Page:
The 2013-2016 IAAF Strategic Plan has six Core Values: universality, leadership, unity, excellence, integrity and solidarity, and a Vision Statement: “To lead, govern and develop the sport of athletics in all its forms worldwide, uniting the Athletics Family in a spirit of excellence, integrity and solidarity.”
Less than two hours after Bernard Lagat won a second World Cup/Continental Cup title, Meseret Defar did the same as she cruised to victory in the 3000m.
Kicking away effortlessly from American Shannon Rowbury with 200 metres to go, the Ethiopian sauntered to a convincing win in 9:03.33. With the others in the field allowing Defar, a former World 5000m champion and World record holder, to dictate the pace, the race easily fell into her grasp giving her notorious late race strength.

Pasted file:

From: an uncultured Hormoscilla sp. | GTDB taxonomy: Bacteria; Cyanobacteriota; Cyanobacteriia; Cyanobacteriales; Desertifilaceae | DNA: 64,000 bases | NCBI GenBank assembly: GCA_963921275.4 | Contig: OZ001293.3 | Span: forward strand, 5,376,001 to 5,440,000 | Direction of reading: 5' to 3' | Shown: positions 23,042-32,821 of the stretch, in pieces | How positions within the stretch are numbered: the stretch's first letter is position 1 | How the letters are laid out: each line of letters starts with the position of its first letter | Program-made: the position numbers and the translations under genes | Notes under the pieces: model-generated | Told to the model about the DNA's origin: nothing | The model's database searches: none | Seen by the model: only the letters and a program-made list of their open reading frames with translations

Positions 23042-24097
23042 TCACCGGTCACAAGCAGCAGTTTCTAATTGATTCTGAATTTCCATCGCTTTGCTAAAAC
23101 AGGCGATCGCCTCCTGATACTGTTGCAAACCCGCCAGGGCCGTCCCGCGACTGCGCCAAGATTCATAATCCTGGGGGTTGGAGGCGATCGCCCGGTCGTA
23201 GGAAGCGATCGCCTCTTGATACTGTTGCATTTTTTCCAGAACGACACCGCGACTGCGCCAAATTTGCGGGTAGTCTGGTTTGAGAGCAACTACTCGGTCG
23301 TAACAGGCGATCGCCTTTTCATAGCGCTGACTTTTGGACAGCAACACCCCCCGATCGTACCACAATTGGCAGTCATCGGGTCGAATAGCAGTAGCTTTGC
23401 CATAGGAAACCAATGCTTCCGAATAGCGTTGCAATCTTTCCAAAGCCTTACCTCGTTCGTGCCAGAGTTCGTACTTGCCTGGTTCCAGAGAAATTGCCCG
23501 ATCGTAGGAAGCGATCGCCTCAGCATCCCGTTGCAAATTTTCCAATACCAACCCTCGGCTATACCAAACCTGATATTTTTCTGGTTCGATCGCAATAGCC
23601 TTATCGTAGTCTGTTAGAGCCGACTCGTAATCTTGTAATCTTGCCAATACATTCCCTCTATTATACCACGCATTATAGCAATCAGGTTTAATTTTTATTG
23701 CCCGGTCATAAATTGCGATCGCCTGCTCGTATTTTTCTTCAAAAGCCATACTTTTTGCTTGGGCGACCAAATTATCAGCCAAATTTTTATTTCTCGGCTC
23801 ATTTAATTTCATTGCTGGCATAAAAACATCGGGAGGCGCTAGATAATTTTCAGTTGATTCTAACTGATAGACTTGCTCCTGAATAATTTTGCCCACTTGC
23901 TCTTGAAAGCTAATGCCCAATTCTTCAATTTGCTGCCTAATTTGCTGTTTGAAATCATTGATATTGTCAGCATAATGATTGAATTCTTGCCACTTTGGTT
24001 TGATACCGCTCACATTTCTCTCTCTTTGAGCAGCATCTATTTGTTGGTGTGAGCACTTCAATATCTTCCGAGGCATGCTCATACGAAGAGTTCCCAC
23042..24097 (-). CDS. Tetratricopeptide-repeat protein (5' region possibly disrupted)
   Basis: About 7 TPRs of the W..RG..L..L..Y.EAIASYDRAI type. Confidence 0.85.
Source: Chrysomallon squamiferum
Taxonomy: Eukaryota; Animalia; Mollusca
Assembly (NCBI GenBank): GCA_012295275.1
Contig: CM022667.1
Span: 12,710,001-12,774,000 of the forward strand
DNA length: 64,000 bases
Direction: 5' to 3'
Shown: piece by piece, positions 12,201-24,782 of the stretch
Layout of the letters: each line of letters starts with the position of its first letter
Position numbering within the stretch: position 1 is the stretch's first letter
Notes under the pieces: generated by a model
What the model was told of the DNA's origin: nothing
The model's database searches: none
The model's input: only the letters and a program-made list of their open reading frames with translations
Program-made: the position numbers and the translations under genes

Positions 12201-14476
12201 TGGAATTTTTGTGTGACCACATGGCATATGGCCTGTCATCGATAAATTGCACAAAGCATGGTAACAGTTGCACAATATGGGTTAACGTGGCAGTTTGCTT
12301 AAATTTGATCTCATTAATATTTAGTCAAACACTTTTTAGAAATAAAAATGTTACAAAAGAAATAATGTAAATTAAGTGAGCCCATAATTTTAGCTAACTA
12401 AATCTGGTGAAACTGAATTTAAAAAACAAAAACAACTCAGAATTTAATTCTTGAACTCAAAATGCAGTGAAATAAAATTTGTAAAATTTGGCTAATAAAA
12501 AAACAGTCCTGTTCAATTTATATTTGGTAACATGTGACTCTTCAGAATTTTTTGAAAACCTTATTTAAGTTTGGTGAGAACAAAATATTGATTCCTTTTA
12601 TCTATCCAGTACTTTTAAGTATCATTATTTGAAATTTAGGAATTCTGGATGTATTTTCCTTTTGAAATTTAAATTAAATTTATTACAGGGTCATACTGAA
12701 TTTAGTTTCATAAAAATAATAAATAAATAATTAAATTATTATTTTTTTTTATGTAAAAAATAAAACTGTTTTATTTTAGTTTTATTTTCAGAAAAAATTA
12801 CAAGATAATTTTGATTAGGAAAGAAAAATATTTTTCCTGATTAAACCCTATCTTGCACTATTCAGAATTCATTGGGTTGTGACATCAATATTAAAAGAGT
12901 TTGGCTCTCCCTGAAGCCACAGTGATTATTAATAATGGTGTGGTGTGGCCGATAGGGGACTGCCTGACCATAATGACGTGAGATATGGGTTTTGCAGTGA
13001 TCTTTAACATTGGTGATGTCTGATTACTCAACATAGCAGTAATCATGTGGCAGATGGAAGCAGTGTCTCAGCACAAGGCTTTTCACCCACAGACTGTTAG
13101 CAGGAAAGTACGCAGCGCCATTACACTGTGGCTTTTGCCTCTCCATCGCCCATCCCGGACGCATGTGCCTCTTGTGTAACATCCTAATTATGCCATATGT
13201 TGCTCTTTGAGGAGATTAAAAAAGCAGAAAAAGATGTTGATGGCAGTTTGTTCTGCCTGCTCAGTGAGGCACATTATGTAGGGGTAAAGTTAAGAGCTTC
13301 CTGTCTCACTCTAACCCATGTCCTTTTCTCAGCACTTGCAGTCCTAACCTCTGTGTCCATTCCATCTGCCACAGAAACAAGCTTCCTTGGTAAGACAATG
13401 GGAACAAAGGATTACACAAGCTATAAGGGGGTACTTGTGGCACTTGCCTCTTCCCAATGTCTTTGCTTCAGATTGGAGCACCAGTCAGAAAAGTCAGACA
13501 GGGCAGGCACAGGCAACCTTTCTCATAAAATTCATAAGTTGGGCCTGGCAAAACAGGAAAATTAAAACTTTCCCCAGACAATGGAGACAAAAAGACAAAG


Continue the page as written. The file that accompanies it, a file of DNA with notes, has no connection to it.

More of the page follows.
“The race was slow so it was really easy for me to get another win,” Defar stated matter-of-factly. Her victory at Split’s Poljud Stadium was the polar opposite of her run in the 5000m four years ago in Athens, when she pounced solo to a impressive 14:39.11 run to win by more than 25 seconds.
Defar was at or near the front from the outset, with Alemitu Bekele, the European 5000m champion, and American Shannon Rowbury, the World 1500m bronze medallist last year staying closest. Defar and Rowbury, just to her outside, ran side-by-side through the bell but the Ethiopian was already upping the tempo for her decisive break about 200 metres later.
Rowbury tried to maintain contact through the final turn, but was passed down the homestraight by Bekele who took second in 9:04.08, well clear of the American who held on for third in 9:04.82.
“I was really nervous before the race,” Rowbury, who improved to 8:31.38 this year, said. “But I know I’m strong and it gave me confidence.” Like many atletes who’ve become enchanted by this corner of Dalmatia, Rowbury will be ending her visit to Split exploring the local charms. On Sunday she’s planning to make a boating trip to the Island of Hvar and to nearby Trogir, a city on the UNESCO World Heritage list.
Canada’s Malindi Elmore was further back in fourth (9:05.75), with Kenyan Ines Chenonge (9:07.18) sixth. Bob Ramsak for the IAAF